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What are Earnouts and Why Are They Used?

Buying, Selling

An earnout is a business purchase arrangement where a portion of the seller's payment is contingent on the performance of the business after it is sold. In other words, if after closing the company achieves certain defined performance targets, the seller will be compensated for these achievements for a set period of time- usually in the form of a percentage of sales and/or earnings. 

A Practical Example 

The owner of a software company (seller) and a private equity firm (buyer) are introduced. The software company has had, by far, their best year on record and has recently developed a new product that is expected to generate high sales as soon as it hits the market. The seller wants to sell the company for $10 million.

The buyer is interested in the business and their exciting new product but realizes there is uncertainty with all new products and even if it is successful, will likely not meaningfully contribute to sales for some time. Further, the buyer is skeptical about the seller’s lofty sales forecasts and based on their own analysis, the buyer doesn't want to pay more than $7 million for the company. However, since the buyer does see potential in the company, the two parties agree to work out an earnout clause.

In order to make this happen, the buyer and the seller mutually agree to an objectively verifiable measurement of performance- in this case, sales revenue. Commencing one year after closing, if the previous 12 months' sales exceed $15M, the buyer will pay an extra $4 million to the seller in addition to the original purchase price of $7 million paid at closing (totaling $11M). However, if the company generates less than the benchmark $15M that was agreed upon, then the seller receives no additional funds above the price paid at closing ($7M).

Why Are They Used

As you can see, earnouts can be used to bridge the gap between differing expectations from the buyers and sellers (especially when dealing with future performance). If a business owner is seeking to sell their business for a price that exceeds (within reason) what a buyer is willing to pay, an earnout provision can be utilized.

Not agreeing on a price at closing can lead to postponement of negotiations and eventually, deal fatigue. If, however, the parties take more of a collaborative approach and want to grow the post-close company, an earnout clause can open up a variety of opportunities that are profitable for both sides.


No one earnout is the same, and are therefore worked out by the buyer and seller at their own discretion. However, this is where some complications can arise. Inexperienced or rash negotiating on either side may set targets or conditions that can cause considerable inconvenience to the other side.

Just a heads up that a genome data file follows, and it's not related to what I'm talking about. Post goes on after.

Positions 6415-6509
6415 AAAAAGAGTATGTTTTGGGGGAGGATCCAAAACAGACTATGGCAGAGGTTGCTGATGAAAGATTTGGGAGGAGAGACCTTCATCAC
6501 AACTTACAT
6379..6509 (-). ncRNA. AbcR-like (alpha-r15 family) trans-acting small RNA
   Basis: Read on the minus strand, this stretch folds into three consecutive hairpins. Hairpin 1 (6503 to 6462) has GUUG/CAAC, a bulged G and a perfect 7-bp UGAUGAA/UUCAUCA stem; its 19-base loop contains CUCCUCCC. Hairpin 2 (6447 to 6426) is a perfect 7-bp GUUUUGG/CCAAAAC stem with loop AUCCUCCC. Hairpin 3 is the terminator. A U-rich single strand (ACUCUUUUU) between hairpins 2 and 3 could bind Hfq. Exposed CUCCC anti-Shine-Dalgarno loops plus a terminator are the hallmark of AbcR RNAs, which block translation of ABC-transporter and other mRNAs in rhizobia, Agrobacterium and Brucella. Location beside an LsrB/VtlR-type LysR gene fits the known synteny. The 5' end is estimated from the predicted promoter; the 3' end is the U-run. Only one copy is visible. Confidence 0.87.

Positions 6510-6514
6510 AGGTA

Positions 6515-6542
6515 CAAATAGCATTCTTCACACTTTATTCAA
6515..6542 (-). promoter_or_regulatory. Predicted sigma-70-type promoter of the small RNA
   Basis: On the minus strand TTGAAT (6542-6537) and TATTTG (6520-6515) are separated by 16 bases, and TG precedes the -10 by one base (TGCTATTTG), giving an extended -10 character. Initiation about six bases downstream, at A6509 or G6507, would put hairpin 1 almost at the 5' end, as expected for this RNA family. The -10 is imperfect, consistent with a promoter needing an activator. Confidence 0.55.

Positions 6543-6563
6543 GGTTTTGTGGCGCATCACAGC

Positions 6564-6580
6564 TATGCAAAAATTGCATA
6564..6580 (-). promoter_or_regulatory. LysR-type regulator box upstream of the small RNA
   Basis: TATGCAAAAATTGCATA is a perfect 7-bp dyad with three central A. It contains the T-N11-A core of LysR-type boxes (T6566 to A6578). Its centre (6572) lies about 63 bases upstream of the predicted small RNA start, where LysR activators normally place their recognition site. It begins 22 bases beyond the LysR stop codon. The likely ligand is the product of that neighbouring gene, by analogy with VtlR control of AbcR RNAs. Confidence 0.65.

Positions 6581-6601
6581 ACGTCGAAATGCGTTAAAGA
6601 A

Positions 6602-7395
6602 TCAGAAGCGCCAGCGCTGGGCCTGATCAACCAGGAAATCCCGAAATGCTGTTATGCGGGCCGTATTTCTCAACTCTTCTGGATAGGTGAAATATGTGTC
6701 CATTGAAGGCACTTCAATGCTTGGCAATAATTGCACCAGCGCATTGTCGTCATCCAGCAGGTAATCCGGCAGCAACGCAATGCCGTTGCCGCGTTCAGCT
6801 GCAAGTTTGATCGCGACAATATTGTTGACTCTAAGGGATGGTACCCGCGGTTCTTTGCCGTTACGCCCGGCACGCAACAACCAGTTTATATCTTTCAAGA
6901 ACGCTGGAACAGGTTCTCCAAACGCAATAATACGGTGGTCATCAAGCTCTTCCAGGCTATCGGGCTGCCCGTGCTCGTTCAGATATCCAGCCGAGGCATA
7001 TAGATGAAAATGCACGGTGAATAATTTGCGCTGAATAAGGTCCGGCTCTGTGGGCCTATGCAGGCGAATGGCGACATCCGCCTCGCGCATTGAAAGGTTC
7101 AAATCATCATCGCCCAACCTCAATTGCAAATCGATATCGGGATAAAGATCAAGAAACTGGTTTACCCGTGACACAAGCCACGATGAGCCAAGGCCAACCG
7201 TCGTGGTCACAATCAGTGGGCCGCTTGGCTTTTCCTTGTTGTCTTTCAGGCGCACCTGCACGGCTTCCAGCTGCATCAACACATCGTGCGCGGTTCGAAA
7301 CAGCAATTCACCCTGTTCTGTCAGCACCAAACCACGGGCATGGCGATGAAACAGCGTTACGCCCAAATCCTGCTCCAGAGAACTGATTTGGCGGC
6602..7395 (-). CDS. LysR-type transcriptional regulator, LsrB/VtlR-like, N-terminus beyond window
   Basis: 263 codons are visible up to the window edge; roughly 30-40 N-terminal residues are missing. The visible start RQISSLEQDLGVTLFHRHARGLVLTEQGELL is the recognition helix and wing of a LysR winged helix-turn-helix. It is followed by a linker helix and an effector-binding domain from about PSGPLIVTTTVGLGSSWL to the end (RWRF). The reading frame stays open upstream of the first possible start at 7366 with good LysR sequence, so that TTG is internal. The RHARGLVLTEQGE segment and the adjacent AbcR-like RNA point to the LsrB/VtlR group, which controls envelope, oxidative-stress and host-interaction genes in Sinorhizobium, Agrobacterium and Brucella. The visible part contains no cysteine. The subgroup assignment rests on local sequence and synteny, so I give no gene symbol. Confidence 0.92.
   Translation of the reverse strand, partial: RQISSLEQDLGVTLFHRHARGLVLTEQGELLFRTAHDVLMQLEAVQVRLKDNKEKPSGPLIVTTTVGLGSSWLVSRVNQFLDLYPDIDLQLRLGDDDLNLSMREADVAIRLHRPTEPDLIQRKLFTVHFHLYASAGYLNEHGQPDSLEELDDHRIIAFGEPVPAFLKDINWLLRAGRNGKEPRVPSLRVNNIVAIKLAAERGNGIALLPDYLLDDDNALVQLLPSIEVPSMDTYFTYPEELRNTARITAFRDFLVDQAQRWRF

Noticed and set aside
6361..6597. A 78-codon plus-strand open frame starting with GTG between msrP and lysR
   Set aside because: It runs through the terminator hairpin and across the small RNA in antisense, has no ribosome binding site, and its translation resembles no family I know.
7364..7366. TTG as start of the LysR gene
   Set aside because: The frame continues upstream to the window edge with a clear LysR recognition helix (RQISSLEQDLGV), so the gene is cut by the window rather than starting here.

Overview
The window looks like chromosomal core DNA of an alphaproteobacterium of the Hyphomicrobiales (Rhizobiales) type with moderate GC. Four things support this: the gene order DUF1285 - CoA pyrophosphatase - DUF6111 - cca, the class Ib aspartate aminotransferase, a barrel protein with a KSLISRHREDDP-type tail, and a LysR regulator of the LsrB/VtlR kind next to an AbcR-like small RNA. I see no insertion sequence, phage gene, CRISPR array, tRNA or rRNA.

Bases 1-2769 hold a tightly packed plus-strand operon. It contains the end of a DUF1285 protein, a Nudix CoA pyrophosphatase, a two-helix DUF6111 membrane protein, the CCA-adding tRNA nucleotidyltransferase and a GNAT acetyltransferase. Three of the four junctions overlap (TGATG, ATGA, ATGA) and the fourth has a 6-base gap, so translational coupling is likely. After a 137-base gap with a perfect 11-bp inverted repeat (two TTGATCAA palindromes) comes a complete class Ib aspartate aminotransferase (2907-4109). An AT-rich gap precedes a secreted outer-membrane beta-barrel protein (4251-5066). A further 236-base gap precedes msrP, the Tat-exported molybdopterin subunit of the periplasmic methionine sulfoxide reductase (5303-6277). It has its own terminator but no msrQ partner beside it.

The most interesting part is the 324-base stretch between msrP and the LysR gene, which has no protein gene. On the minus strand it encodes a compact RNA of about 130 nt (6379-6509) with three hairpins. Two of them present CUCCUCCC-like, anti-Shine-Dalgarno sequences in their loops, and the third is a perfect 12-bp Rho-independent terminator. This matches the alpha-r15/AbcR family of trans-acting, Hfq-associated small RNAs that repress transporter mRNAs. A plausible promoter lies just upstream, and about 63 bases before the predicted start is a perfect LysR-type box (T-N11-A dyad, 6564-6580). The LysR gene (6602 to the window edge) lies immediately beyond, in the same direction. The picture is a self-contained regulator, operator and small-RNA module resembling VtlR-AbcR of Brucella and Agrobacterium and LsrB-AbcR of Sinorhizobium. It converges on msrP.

There are countless stories of buyers being accused of deliberately incurring higher costs in order to suppress profits and avoid an earnout being paid. Others have been said to have postponed major marketing campaigns that are expected to drive sales until beyond the earnout period, making the earnout unachievable. Another tactic is that business that should flow through the company is temporarily shifted to a subsidiary or another company owned by the buyer and therefore not reflected on the company’s financials. 

The point here is that earnouts can work, but only when both sides are transparent with their intentions and actions and when the language of the clause is not in any way open to interpretation. The purchase agreement should not only specify the amount of the earnout, but also the accounting assumptions that will be made to calculate it.

Advantages and Disadvantages



  • A longer period of time to pay for the purchase of the business rather than all upfront.
  • Flexibility in that if earnings are not as high as expected, the buyer does not have to pay as much.
  • Allows buyers to directly tie sellers to future performance of the business.


  • It can be a difficult clause to negotiate and requires a careful projection as to the future performance of the business.
  • Requires detailed monitoring of the business' performance post-closing.
  • Disputes may arise as to how the earnout should be calculated.



  • In situations where the seller might believe there is a great opportunity for future growth potential with a new buyer, the seller can reap the benefits of post-close growth & success. 
  • The ability to spread out taxes over a period of time can help to reduce the tax burden of the sale.
  • The seller may be able to receive a higher offer from the buyer this way compared to an all at once payment at closing. 


  • When the seller does not remain involved in the business post-closing, their earnout becomes subject to the conduct of the buyer.
  • In situations where the performance target isn’t met, the seller would not receive any payments on account of the earnout.
  • Disputes may arise as to how the earnout should be calculated.

Disclaimer: This article is a very brief description of how earnouts work. It's not intended to be tax or legal advice. If you are buying or selling a business and you are considering an earnout, be sure to get advice from an accountant and an attorney. An earnout is a complex agreement and all the elements must be carefully considered.